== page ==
- Most children who died of encephalitis had asbestos sheet homes: study
- A team of doctors also found glaring lapses in government hospitals
- Most affected children had a metabolic disorder, the study found
As Bihar awaits the detailed report on what exactly caused the outbreak of encephalitis that caused the death of over 150 children, a team of doctors who treated the children indicated that asbestos homes in which the children lived could be a factor.
A group of doctors, including those from the premier All India Institute of Medical Sciences (AIIMS) in Delhi, who had treated the children Sri Krishna Medical College Hospital in Muzaffarpur district visited the homes of several children who died in the past few weeks and conducted an independent study. Muzaffarpur is the epicentre of the outbreak.
"Besides issues like too much heat and malnutrition, we found that most of those who died were living in asbestos sheet home where temperature in the night too doesn't go down. Most of the parents also admitted that they did not receive either ration or ORS (oral rehydration solution) packets which are mandatory as per protocol and are supposed to be distributed by the authorities from March," said Dr Harjeet Singh Bhatti who was leading the team.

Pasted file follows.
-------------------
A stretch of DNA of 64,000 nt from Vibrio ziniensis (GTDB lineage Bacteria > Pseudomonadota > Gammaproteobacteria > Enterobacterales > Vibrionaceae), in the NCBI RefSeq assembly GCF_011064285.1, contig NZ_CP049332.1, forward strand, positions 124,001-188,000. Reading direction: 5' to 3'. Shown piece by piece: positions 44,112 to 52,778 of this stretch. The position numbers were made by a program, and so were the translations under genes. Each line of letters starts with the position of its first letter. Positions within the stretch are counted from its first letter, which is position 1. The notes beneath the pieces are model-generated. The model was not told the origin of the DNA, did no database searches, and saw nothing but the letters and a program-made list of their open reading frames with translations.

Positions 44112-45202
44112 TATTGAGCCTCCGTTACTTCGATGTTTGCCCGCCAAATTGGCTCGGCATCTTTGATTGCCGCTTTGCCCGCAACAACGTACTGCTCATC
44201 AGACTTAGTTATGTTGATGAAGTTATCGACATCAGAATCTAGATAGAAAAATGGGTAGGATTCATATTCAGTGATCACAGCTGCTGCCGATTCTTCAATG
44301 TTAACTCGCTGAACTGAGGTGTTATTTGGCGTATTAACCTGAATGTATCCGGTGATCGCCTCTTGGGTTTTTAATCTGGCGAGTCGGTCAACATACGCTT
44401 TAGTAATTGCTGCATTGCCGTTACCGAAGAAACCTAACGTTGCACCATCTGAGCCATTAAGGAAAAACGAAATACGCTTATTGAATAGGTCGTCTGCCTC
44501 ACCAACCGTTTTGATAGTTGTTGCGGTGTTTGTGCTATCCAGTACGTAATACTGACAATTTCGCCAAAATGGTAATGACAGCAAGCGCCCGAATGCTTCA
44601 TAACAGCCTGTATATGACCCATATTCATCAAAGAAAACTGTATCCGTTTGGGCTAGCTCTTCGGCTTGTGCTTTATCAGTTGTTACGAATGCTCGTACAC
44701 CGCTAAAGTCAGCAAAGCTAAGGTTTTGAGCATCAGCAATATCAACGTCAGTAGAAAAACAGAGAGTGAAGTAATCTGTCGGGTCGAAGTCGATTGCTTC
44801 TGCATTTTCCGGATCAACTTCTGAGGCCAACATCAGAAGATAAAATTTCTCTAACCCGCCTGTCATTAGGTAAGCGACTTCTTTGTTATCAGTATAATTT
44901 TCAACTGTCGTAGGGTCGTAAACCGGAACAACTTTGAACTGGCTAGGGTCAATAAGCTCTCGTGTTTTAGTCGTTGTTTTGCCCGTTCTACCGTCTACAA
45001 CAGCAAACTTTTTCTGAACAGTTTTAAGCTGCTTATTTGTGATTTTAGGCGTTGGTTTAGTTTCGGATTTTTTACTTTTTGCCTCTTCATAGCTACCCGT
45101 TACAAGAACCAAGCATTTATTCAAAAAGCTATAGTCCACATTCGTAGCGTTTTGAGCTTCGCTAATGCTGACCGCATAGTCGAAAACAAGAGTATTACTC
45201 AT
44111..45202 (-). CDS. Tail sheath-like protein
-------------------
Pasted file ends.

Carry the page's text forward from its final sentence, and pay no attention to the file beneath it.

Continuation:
Most of the children in the affected areas, the team found, were not vaccinated for Japanese Encephalitis.
Acute Encephalitis Syndrome, that main reason for the child deaths, is an inflammation of the brain, affecting mostly undernourished children under 10.
The doctors also found out that most of the affected children had a metabolic disorder in which mitochondria, which are considered the power hub off the cells in the body, did not function properly, causing multi-organ failure and high levels of toxic ammonia, eventually leading to death.
Like a recent preliminary survey, the doctors too ruled out litchi as one of the main reasons for encephalitis deaths.
The precise causes of Acute Encephalitis Syndrome are not known, though a majority of medical professionals say it is linked to a ferocious heat-wave.
The team pointed out glaring lapses at government hospitals. At the Sri Krishna Medical College Hospital, at least 500 patients turn up every day at the outpatient department or OPD. These patients have just four doctors and three nurses.
At most of the houses that the doctors went to, the families have no access to safe drinking water and have poor hygiene. The socio-economic survey done earlier had covered 289 families in Muzaffarpur. It showed that 280 families are below poverty line where the breadwinner worked as daily wage worker.
The Bihar government is likely to give a detailed reply to these points next week in the both houses of state legislature.
The National Family Health Survey states almost half of the children under five in the Muzaffarpur are stunted, almost 60 per cent are anaemic, and more than 40 per cent underweight.